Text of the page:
Jun 012005

(All photos for this are posted here)

On Friday of our Central Coast vacation we went to explore Poly Canyon. Poly Canyon is a nice outdoor area behind the California Polytechnic State University campus in San Luis Obispo. We walked up the side of a hill to check out the landscape. It was quite pretty, as the yucca were blooming. Have to watch for poison oak though, the stuff is everywhere.

Besides being a nice nature walk the canyon also holds a number of architectural projects from the school. These range in age from the late 60’s to just last year, and in scope from small tests to full dwellings. I had to check them all out. Above you can see the bridge at the start of the poly projects, a new tensile structure, and a deck-like cantilever structure that is about 20 years old.

Above is the standard geodesic dome, a fully functional washroom made with earth (earthcrete?), the underground house (which looks a hell of a lot like a 60’s idea of what a martian’s house would look like), and the stick house (which is starting to crumble).

What surprised me the most about the Poly Canyon projects was the scope of some of them. Above you can see the Bridge House. Peering in the windows one could see that it was fully furnished and operational at some point. Roaming partiers had done some damage to the inside and the building was now locked up. But it is still a great looking building – I’d live in it! I’m not sure what the gear on the roof is – weather station, network stuff?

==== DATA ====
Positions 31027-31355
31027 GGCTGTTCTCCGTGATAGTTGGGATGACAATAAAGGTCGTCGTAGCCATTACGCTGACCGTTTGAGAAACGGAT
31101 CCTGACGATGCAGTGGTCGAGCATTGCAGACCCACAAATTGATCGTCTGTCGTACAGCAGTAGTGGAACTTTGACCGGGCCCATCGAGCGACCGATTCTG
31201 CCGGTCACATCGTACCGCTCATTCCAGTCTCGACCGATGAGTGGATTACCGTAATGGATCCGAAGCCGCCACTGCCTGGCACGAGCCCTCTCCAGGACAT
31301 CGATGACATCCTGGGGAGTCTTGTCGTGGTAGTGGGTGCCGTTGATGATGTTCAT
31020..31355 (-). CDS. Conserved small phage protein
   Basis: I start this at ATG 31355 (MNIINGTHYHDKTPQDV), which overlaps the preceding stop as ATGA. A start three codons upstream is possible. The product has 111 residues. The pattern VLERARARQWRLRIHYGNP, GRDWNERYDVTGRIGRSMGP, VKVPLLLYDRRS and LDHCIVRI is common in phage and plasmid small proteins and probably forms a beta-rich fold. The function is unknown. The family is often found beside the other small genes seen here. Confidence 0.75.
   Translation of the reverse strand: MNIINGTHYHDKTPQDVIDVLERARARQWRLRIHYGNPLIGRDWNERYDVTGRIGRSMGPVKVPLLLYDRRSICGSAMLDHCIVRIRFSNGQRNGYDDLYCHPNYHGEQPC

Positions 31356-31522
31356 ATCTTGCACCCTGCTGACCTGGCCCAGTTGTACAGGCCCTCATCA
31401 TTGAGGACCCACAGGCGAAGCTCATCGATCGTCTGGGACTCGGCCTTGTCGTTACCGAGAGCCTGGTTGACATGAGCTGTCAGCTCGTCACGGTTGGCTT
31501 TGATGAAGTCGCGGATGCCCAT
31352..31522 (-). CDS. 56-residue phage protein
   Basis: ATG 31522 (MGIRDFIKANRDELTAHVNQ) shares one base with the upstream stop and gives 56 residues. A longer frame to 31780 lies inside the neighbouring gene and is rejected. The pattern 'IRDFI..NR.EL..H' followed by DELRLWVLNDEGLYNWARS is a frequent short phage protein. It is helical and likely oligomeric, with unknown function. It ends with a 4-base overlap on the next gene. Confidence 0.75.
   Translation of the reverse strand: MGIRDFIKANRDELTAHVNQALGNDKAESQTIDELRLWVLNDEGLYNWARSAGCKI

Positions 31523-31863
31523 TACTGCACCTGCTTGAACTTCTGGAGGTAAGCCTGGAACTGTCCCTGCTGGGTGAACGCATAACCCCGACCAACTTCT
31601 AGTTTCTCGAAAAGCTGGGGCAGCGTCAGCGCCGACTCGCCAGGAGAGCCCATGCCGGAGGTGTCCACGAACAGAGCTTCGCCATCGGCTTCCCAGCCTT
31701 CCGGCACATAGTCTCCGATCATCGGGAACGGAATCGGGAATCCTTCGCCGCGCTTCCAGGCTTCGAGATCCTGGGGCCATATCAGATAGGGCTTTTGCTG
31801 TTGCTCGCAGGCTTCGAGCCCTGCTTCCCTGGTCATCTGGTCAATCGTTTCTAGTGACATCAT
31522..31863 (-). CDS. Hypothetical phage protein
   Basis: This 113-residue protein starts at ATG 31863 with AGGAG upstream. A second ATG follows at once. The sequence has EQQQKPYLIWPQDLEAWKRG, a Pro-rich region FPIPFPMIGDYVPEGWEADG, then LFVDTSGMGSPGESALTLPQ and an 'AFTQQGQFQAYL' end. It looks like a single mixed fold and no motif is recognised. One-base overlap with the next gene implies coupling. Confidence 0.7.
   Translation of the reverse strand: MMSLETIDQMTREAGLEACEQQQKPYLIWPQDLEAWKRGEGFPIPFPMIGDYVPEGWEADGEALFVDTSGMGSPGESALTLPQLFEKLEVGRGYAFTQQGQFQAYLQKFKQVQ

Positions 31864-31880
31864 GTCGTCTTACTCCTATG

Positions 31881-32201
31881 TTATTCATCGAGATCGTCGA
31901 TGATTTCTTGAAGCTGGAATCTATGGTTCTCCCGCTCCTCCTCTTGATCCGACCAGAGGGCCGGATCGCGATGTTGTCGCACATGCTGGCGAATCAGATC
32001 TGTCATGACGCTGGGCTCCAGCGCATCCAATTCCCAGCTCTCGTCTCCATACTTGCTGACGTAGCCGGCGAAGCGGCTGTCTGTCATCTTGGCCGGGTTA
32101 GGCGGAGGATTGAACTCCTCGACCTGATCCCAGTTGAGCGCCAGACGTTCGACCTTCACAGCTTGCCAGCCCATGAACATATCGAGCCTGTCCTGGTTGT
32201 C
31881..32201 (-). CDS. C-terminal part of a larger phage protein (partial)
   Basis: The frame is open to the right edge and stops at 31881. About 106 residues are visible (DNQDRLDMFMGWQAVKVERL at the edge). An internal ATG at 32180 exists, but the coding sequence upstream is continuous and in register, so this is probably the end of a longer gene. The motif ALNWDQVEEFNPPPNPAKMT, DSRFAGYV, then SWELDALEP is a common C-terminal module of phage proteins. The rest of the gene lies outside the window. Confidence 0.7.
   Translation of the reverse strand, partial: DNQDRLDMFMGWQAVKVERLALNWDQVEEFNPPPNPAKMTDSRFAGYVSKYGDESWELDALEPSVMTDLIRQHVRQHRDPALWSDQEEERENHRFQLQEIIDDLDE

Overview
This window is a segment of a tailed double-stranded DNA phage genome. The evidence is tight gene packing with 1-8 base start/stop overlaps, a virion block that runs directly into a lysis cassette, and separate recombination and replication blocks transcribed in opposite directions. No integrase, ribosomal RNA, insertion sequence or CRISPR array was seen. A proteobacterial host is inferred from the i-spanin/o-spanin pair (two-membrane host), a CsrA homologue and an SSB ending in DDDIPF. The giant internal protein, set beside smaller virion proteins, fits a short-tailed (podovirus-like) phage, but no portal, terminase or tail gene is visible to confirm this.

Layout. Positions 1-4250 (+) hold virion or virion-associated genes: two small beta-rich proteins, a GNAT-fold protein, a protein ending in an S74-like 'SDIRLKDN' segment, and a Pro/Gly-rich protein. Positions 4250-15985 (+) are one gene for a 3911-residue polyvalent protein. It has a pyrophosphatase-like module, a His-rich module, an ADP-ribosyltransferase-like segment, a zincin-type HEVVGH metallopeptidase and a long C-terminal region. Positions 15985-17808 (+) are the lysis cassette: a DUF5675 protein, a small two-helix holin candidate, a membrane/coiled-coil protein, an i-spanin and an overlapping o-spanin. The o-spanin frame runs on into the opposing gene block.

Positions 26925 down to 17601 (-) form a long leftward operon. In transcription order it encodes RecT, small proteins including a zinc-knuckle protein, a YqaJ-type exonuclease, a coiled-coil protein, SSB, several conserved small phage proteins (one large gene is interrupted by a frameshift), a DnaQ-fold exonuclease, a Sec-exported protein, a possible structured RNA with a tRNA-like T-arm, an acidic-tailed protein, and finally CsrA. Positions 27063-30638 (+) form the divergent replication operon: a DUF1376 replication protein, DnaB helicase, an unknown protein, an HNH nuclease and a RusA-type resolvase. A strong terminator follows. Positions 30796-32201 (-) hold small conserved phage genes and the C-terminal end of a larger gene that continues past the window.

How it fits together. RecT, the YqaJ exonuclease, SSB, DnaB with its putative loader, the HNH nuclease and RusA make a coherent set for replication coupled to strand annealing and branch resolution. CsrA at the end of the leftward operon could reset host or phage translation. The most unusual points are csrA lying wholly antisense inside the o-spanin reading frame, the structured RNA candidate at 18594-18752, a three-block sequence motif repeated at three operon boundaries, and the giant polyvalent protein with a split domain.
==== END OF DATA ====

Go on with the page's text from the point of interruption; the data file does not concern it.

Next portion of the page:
Above is a cement pavilion, a strange tri-arch structure made with straw and mud, and a brand new (2004) observatory platform.

The second project that really amazed me was the shell house. Above you can see the front side of the house in the first photo, the edge of the house in the second, and the back of the house in the third. The house was designed and landscaped quite well. It looked great, even though time and partiers had taken a toll. The house has a rounded triangular roof that opens up the three ends of the house. Even though the roof covers the front and center of the house, the house has windows behind it. The design feels very private, but open and light at the same time.

The first photo is looking inside the house at the center, the second is looking along the center of the front of the house, and the third is looking down from the upstairs loft. The first photo shows the kitchen end of the center piece of the house, to the left is the living area of the center piece which had some built in shelves and seats. The other side of the center area was shelving units, a closet, and a full bathroom. At the back of the house I found a abstract shaped cement lattice that curled up above the center piece of the house. I couldn’t resist, so I climbed up it. To my amazement, the top was a loft – just enough space for a bed. I loved it, the house was so very different from a standard layout, but felt familiar. All the characteristics of a great design.

The first photo is the greenhouse, the second photo is the inside of the greenhouse through a glass block, and the third photo is the modular house. The greenhouse was an interesting building, the chimneys had scoops that swiveled in the wind. The modular house looked like another interesting project, but there was a sign up saying that it was a private residence now. Lucky!

I’m a bit of a architecture nerd, so it goes without saying that the whole thing is fascinating to me. But I think even the average person would also find it to be a really interesting place to explore. I highly recommend the $4 parking fee on campus to go for a walk and check it out.

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